I watched Butch Cassidy and The Sundance Kid the other day on my iPad and on this occasion gave a little more thought to the endearing scene where Butch is giving Etta Place a ride on the bicycle – and then amusing her with some trick riding until a humourless longhorn bull breaks up the fun. All to the tune of Raindrops Keep Falling on My Head, an evocative piece of music for that particular scene which marks the turning point in their stories and lives. The scene of course ends with the trio abandoning the farmstead – and the bicycle – and heading down to South America.
It’s been put to me that the bicycle here is being used to represent the future – indeed Butch says, as he casts the no-longer-wanted bicycle into the mud puddle: The future’s all yours, you lousy old bicycle. And the future Butch is rejecting, symbolised by the bicycle, is a hemmed-in one that has no room for such free-spiritedness as theirs. Indeed, I suspect that might just have been what the director had in mind when he filmed the scene, but if so I reckon he was using the wrong bit of new-fangled fin-de-siecle technology to represent such a future.
At the turn of the 20th century (Butch and Sundance were supposedly killed in November 1908), the bicycle represented delicious new freedom and liberation – most particularly for the working classes and for women. Far from being further hemmed-in, for the first time in history ordinary folks had swift, affordable private means of transportation their beck and call; they could go where they pleased, whenever they pleased and for free. All sorts of doors were opening up everywhere thanks to the humble bicycle. In literature, art, fashion, politics, the bicycle became emblematic of escapism, breaking old conventions and exploring boundless possibilities – themes novelists such as HG Wells explored in The Wheels of Chance and Mr Polly.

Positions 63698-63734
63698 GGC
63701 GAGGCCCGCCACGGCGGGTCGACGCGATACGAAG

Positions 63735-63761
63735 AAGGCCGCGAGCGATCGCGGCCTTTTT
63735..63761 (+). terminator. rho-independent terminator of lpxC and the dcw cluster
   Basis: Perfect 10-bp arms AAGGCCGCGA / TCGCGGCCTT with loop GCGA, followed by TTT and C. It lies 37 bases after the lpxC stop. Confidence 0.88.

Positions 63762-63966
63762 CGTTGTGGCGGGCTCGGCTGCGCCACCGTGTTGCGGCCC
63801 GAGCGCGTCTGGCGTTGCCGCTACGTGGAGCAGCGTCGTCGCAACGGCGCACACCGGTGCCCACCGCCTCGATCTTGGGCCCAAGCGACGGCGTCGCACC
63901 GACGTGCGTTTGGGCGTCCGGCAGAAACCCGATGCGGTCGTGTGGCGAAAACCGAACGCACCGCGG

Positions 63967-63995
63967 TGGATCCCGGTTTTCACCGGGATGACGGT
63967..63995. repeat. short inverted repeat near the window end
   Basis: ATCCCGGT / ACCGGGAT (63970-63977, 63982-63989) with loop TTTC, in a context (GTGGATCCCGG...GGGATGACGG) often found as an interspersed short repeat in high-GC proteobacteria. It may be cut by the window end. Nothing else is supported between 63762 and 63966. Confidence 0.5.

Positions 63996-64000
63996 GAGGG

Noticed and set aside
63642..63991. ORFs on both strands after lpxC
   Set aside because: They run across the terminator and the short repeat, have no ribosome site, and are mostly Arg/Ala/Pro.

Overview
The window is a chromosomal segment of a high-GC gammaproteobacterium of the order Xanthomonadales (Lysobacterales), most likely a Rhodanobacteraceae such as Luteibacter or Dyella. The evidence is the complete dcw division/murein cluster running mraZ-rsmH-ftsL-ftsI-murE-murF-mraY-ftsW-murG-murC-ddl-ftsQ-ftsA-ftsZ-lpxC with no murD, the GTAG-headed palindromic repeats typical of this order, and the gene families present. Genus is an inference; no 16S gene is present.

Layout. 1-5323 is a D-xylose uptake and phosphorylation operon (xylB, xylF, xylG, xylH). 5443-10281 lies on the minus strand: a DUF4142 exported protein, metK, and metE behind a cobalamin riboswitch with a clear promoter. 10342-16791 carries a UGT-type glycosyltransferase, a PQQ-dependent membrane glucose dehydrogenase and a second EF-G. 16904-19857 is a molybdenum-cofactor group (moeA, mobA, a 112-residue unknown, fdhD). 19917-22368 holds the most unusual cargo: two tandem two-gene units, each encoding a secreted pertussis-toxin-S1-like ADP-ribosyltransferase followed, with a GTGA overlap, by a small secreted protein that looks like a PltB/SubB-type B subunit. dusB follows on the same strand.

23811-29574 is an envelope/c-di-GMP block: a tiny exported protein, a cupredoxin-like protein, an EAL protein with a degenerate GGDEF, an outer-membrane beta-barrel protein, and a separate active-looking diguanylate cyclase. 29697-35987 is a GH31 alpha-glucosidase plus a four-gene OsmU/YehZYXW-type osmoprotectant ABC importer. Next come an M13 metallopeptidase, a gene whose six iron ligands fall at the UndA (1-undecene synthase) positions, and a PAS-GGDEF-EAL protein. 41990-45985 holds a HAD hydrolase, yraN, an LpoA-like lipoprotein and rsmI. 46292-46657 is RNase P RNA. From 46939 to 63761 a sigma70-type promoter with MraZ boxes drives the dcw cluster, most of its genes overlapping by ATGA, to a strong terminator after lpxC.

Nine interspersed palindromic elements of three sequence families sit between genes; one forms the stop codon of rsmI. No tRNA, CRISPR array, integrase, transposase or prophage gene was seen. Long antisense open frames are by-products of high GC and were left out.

Indeed in Australia – where, in the last scene of the movie, the fictional Butch and Sundance imagined themselves heading for next, if they survived the shootout with the Bolivian militia – bicycles were opening up the great Kalgoorlie goldfields; the bicycle was the primary vehicle used by the turn-of-the-century gold-rush prospectors to get out into that waterless plain and dig for riches – who could afford a horse? Horses need fodder, water, veterinary care, saddles and expertise; horses were expensive. With a bicycle a man – or woman – could cover a hundred miles a day, or more, and many did.
And although Butch and Sundance were and are popularly seen as ‘western’ figures – and indeed the movie is regarded as a ‘Western’ – the fact is Butch, Sundance and Etta were all of the Bicycle Generation. Butch was born in 1866, Harry Longabaugh (Sundance) was born in 1867, while Etta is believed to have been born sometime around 1878-80. The golden age of the gunfighter was pretty well over when they were still kids. Wild Bill Hickok was killed in 1876, Billy the Kid in 1881, Jesse James in 1882. The shootout at the OK Corral was in 1881.
Butch and Sundance’s robbery of the Union Pacific Overland Flyer, a major event in the movie, took place in June of 1899 – at a time when the bicycle craze was at its peak. The amiable duo might not have liked the look of a future that quite likely included death or imprisonment for, banishment at the very least, but I can’t see such opportunists as they were casting aside so lightly something as potentially useful in their work as the bicycle – a cheap, reliable, quiet, easy to repair form of personal transportation that was also the fastest thing on turn-of-the-century roads.